• Another embodiment of the invention is directed to an assembly comprising two lens assemblies, each with a haptic and an option, wherein one optic is positioned in the anterior of the capsule and the other optic in the posterior of the capsule, such that each optic is positioned in the optical zone of the eye.
  • The lens assembly of the invention may further comprise one or more capsular retention rings, e.g. one, two, three or four, that are affixed to one or more points along the congruent ribbon arches or to one or more points along the outer perimeter of the optic. Preferably the retention rings rest against the anterior and posterior capsule of the lens at some distance from the equator, such that the anterior ring arrests the migration of lens epithelial cells along the anterior capsule to the equator, and the posterior ring prevents incursion of PCO in any of its manifestations from the posterior capsular optical zone. Additionally, the retention rings serve to enhance maintaining the natural capsular configuration thus allowing circulation of the aqueous humor throughout the capsule. Preferably the lens assembly of the invention has a retention ring outside the outer perimeter of the optic so as to provide for an ultra-thin optic that risks little to no deformation of the optic during accommodation in the eye.
  • Another embodiment of the invention is directed to a method of replacing a lens in a patient comprising: removing a lens from an eye of the patient; and replacing the removed lens with a lens assembly of the invention. Preferably the lens assembly provides refractive, diffractive, spherical or aspherical optical properties to the patient and there is little to no deformation of the optic of the lens assembly during accommodation. Preferably the haptic maintain capsular dimension and aperture in all phases of accommodation, wherein, during distance vision, the haptic flattens and moves the optic posteriorly and during close vision, the haptic arches and moves the optic anteriorly. Preferably the lens assembly mitigates migration of epithelial cells and capsular opacification.
  • Another embodiment of the invention is directed to a method of replacing a lens in a patient comprising removing a lens from an eye of the patient; and replacing the removed lens with a lens assembly of the invention or a conventional lens assembly and an additional lens assembly comprising an additional haptic and an additional optic, wherein one optic is positioned in the anterior of the capsule and the other optic in the posterior of the capsule, such that each optic is positioned in the optical zone of the eye. Preferably during distance vision, the haptic flattens and moves the anterior optic posteriorly, and during close vision, the haptic arches and moves the anterior optic anteriorly. Preferably during close vision, the posterior optic rests against the posterior capsule in an essentially natural configuration.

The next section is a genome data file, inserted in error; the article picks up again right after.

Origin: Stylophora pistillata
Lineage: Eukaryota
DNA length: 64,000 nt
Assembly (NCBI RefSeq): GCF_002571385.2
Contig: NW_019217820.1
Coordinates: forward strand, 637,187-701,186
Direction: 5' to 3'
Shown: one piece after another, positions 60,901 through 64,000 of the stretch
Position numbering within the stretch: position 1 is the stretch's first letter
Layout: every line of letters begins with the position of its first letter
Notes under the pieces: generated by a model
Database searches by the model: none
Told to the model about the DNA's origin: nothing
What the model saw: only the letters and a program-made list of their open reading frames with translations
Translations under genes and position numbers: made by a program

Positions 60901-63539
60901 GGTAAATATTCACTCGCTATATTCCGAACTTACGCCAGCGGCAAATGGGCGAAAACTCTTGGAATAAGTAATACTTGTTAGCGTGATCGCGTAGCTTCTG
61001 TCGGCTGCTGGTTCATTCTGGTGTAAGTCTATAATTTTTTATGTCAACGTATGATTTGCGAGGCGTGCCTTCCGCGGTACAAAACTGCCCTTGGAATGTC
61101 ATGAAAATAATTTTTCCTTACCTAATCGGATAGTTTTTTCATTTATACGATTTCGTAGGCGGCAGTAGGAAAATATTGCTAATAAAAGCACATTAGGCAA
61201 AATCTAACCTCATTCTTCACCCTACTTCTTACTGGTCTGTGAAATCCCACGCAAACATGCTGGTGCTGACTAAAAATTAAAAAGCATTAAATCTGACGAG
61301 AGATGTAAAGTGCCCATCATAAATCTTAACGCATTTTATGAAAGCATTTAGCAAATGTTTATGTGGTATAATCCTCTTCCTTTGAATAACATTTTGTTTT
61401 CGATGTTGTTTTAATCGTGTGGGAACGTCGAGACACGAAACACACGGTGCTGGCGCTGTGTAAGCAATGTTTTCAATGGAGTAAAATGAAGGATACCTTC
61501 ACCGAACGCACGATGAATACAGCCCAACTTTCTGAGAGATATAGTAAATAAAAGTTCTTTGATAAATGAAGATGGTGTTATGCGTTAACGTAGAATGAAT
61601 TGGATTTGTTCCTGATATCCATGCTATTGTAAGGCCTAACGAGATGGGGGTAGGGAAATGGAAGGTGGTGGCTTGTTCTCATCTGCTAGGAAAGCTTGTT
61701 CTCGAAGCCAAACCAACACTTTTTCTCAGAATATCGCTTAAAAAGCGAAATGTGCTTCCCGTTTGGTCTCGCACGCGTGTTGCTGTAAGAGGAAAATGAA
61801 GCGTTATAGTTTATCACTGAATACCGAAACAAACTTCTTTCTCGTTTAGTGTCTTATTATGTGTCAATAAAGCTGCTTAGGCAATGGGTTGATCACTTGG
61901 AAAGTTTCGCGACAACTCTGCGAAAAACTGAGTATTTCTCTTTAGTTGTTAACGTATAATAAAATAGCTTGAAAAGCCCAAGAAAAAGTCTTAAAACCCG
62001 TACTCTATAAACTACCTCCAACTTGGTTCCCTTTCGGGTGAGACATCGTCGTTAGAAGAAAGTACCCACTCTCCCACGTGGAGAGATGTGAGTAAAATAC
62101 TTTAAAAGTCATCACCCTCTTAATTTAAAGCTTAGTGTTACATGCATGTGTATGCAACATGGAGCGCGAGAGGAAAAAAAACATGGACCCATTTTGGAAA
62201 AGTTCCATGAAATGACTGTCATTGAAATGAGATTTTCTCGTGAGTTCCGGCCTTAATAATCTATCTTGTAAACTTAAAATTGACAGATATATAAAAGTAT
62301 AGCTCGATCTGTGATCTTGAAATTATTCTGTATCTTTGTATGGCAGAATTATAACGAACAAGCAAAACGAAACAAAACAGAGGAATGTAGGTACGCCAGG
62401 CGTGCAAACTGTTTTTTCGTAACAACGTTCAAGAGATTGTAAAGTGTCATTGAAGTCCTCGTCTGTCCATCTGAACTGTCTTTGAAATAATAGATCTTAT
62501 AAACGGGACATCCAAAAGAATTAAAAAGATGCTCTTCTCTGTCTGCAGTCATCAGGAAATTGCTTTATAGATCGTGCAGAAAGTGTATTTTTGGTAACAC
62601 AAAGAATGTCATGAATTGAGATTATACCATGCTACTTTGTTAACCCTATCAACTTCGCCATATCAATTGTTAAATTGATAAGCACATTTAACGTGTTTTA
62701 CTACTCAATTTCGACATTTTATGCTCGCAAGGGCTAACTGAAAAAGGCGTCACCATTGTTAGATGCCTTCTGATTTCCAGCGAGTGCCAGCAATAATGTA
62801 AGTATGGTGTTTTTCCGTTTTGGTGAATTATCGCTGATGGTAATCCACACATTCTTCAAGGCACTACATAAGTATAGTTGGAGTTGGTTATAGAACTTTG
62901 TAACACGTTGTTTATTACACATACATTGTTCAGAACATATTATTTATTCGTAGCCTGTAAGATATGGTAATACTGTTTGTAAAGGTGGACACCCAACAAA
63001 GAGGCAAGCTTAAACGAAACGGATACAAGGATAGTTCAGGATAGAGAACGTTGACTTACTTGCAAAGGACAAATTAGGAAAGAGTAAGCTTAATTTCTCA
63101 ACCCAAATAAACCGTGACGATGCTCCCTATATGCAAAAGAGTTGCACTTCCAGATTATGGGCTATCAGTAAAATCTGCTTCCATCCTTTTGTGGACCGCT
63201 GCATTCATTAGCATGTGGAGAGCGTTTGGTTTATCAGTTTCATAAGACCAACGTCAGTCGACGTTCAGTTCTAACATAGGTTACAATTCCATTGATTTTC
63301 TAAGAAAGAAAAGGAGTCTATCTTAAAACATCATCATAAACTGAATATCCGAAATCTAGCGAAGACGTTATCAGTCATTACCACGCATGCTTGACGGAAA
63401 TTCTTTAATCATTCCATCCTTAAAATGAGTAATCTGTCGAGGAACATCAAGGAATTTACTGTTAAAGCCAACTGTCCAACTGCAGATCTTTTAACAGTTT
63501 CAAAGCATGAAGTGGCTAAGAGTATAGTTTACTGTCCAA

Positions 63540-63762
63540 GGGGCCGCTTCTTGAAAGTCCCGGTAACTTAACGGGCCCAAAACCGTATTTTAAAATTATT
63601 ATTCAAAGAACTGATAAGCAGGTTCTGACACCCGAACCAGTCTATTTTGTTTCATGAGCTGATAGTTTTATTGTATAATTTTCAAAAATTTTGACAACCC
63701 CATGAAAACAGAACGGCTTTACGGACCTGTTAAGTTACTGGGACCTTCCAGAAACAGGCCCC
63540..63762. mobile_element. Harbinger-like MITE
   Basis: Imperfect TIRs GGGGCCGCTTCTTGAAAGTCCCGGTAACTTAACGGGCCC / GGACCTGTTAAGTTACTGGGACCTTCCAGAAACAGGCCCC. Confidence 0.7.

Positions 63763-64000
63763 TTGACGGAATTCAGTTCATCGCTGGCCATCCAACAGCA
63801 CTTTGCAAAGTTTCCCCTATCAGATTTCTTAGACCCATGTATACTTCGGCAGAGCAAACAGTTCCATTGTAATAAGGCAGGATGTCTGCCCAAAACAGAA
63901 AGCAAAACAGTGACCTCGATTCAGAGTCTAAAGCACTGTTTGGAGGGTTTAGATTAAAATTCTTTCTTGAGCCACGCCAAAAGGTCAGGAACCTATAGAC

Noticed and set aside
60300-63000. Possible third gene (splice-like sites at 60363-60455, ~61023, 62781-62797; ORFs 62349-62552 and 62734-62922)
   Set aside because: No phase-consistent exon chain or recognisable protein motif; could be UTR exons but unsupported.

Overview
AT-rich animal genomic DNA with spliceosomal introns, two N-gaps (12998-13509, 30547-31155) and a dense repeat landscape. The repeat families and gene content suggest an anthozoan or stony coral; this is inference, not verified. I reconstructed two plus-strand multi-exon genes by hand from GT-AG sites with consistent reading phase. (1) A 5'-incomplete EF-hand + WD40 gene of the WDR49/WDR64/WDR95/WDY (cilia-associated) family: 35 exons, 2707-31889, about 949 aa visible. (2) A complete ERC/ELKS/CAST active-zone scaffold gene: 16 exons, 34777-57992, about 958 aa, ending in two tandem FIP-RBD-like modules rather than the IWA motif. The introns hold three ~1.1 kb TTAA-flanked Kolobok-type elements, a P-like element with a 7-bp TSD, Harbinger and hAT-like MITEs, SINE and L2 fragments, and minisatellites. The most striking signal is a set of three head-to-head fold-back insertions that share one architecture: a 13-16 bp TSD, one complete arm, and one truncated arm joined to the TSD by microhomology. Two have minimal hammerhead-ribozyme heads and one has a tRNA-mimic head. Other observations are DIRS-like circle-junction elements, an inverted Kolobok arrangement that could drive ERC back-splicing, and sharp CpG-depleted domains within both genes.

• Another embodiment of the invention comprises an intracapsular intraocular lens assembly for an eye comprising: a flexible anterior haptic that comprises a series of four ribbons forming a cross having anterior and posterior portions relative to the elliptical equator of the natural lens capsule, wherein the ribbon includes two or more congruent ribbon arches in each portion, and each ribbon arch has a natural index of curvature with an inner and outer edges, designed to expand the eye capsule to an essentially natural configuration, such that an essentially natural contact between the capsule, the zonules and the ciliary body is maintained; an optic attached to the anterior haptic and positioned posteriorly to the apex of the congruent ribbon arches; and a flexible posterior haptic that comprises a series of four ribbon in the shape of a cross positioned to rest against the posterior capsule of the eye with the ribbon extending forward and onto the inner surface of the anterior side of the capsule. Preferably the cross of the posterior haptic is positioned at an angle of about 45° or less or more to the cross of the anterior haptic. Preferably the ribbons have ends and the ends are squared, rounded, oval shaped or pointed. Preferably the anterior haptic is connected to the posterior haptic at one or more connection points that maintain a spacing between the two haptics. Preferably a second optic is affixed to the posterior haptic and positioned posteriorly to the apex of the congruent ribbon arches of the posterior haptic.
  • Another embodiment of the invention is directed toward a haptic configuration comprising four haptic arms that extend from the optic through the capsular equator in a cross form. Preferably the anterior and posterior haptics of this configuration are positioned at a 45° angle from each other and are connected by haptic junctions for stability. Preferably the lens assembly comprises four or more or less haptic arms.